Similarly, in Malawi, witchcraft discourses constitute an argument about the morality of accumulation. Accumulation is endowed with moral adequacy when entrepreneurs make their constitutive relations visible by supporting their kin financially; and by redistributing wealth through patronage, gift-giving, and feasting. It is perfectly legitimate when entrepreneurs, who are motivated by these concerns, use medicines to protect their businesses and to ensure a steady flow of many customers. By contrast, accumulation which is motivated by individualism and greed is morally despised. In this situation entrepreneurs are said to achieve prosperity at the cost of human lives. Zombies are believed to reside with them, to protect their money, and to affect the minds of customers so that they can come to the business in large numbers. Zombies thus serve exactly the same purposes as medicines, but are an index of morally disputable witchcraft.

In South Africa discourses of zombies capture the illicit desire to dominate and the fear of being dominated. At a symbolic level the image of witches who keep many zombies resonates with the status of white industrialists and farm owners who employ many black labourers. The employment of zombies as servants in a nocturnal ‘second world’ echoes the daunting experiences of migrant labourers who leave their rural households for alien industrial and mining centres. The tasks of zombies resemble those of domestic assistants and farm labourers. They clean the homes of witches, fetch water and firewood, herd cattle, plough, sow, harvest, and run errands. The unique features of zombies exaggerate some of the less apparent consequences of domination. Zombies are only a metre tall; are similar in appearance; are hypnotized so that they display unquestioning obedience; and their tongues are cut. These features allude to the diminutive, childlike status of African labourers; who are all treated alike by their bosses; and are unable to express themselves. Moreover, zombies are sexless, are devoid of human desires, and are fed a meagre diet of maize porridge — the staple diet of South African labourers. Narratives of zombies also reflect upon the dependence of the dominated. Should witches die, their zombies will wander about endlessly in search of porridge. Being undead, they cannot return to their kin. Persons who aspire to positions of influence; and strong-willed mothers-in-law who command great authority over the wives of their sons, are those most often accused of keeping zombies.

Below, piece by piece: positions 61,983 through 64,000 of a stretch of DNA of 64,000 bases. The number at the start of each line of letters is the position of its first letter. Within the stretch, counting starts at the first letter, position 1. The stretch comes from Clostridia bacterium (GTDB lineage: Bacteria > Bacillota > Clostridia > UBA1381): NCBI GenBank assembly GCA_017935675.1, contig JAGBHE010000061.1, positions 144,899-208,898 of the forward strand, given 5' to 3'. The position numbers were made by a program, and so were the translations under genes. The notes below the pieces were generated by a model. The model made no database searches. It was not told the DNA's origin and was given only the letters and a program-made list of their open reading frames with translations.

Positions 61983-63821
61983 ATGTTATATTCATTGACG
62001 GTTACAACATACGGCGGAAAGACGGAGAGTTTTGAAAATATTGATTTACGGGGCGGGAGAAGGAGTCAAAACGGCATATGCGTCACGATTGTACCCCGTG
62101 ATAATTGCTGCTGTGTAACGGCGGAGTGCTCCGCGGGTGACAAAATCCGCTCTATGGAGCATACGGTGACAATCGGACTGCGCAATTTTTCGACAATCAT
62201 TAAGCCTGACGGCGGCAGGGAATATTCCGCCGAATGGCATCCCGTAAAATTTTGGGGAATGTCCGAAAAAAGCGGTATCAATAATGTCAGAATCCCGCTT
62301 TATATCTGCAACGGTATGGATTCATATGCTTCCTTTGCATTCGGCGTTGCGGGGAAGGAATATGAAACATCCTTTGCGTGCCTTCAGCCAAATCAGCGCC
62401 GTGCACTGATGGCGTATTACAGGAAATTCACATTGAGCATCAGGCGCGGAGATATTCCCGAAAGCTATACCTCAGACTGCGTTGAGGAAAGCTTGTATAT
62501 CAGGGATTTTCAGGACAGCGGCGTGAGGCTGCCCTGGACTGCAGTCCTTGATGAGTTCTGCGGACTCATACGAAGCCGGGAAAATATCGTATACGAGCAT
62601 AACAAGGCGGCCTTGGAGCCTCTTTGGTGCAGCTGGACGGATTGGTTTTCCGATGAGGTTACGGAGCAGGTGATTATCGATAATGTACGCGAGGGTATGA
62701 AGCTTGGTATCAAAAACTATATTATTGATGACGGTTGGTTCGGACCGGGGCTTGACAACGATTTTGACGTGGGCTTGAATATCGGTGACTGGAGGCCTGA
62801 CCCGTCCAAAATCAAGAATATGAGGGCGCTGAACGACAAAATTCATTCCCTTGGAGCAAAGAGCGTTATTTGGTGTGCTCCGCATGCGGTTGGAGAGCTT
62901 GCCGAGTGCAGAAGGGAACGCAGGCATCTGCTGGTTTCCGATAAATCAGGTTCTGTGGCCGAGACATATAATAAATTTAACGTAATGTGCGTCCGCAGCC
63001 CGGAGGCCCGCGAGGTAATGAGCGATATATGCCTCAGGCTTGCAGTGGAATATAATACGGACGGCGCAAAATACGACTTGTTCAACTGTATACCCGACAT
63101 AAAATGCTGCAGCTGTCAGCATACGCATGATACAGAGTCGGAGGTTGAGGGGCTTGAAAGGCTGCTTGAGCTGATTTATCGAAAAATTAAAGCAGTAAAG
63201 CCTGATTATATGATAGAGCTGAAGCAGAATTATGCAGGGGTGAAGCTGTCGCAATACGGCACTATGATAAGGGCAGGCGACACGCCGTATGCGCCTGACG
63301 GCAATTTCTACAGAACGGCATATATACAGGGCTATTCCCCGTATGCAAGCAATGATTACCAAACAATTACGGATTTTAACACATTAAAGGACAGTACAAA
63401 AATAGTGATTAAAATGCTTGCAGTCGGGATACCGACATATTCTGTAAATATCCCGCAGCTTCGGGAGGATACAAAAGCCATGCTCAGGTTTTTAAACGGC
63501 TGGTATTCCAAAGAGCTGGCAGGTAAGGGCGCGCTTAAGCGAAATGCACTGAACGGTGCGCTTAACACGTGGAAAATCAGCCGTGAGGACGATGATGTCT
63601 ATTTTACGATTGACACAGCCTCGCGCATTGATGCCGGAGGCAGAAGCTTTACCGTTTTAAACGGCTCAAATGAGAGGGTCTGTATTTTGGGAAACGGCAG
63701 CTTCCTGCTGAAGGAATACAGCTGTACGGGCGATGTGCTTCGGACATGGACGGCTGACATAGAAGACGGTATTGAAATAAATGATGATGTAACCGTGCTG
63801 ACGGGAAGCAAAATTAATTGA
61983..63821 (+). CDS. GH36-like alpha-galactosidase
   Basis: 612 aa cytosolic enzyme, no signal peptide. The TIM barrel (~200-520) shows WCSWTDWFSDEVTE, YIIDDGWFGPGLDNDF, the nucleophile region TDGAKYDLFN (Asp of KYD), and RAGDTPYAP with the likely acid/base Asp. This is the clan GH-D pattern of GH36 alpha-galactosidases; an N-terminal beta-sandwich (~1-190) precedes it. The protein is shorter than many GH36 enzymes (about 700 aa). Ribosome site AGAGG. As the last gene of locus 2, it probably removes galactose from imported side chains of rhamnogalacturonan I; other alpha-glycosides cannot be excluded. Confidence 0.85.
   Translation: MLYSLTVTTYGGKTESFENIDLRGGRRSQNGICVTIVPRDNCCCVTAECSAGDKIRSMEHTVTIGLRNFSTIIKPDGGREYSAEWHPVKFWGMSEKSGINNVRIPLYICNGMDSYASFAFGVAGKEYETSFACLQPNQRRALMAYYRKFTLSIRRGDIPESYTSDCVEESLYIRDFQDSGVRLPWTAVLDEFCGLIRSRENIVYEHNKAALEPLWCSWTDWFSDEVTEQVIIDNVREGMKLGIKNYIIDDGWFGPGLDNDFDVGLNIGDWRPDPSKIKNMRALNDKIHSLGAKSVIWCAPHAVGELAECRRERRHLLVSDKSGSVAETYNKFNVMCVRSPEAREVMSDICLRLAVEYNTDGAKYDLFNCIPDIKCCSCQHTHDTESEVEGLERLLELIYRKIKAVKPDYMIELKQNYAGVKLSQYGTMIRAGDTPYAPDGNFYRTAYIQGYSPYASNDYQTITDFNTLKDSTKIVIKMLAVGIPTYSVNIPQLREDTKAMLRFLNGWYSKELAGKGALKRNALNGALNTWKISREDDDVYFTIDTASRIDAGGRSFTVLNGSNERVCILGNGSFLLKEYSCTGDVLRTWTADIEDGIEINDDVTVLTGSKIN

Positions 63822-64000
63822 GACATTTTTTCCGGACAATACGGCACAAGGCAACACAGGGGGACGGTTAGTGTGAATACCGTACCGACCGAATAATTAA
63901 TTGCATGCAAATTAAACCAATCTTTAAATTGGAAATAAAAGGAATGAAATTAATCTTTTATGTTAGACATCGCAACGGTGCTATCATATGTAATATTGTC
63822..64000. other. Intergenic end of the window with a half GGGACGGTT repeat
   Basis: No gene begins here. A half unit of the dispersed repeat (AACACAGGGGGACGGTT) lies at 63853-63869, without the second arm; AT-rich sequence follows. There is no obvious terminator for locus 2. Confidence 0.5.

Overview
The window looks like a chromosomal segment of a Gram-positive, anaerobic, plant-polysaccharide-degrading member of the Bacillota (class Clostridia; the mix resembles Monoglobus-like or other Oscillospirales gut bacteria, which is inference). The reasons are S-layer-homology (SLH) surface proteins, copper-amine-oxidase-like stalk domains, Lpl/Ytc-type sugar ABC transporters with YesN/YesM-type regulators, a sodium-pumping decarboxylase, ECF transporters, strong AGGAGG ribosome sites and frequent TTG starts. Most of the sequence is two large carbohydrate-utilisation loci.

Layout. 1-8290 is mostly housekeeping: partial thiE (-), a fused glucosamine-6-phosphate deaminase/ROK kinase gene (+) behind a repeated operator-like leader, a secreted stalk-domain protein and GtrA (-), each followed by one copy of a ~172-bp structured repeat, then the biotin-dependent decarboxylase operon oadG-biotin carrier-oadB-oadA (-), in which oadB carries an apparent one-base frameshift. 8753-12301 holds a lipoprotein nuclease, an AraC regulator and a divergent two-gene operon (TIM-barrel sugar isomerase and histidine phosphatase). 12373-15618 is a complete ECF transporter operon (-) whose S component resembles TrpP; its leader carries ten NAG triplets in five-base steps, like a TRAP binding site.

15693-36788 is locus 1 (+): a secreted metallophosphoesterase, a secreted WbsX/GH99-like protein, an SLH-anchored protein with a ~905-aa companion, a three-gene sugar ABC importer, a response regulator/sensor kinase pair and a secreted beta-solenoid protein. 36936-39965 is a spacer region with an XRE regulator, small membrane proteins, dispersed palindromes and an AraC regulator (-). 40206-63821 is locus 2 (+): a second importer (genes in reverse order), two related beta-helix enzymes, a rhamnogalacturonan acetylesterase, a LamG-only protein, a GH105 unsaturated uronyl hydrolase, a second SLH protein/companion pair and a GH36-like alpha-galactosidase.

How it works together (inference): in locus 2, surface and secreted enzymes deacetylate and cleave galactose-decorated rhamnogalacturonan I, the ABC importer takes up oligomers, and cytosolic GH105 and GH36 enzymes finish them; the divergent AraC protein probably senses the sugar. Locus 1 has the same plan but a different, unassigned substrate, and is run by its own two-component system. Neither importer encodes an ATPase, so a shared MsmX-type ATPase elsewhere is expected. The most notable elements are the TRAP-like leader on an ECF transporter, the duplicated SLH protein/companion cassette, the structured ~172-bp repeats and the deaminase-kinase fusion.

— I. Niehaus


  1. The one in that pic kind of looks like David Bowie...

  2. I'd heard about the Haiti case before - freaky.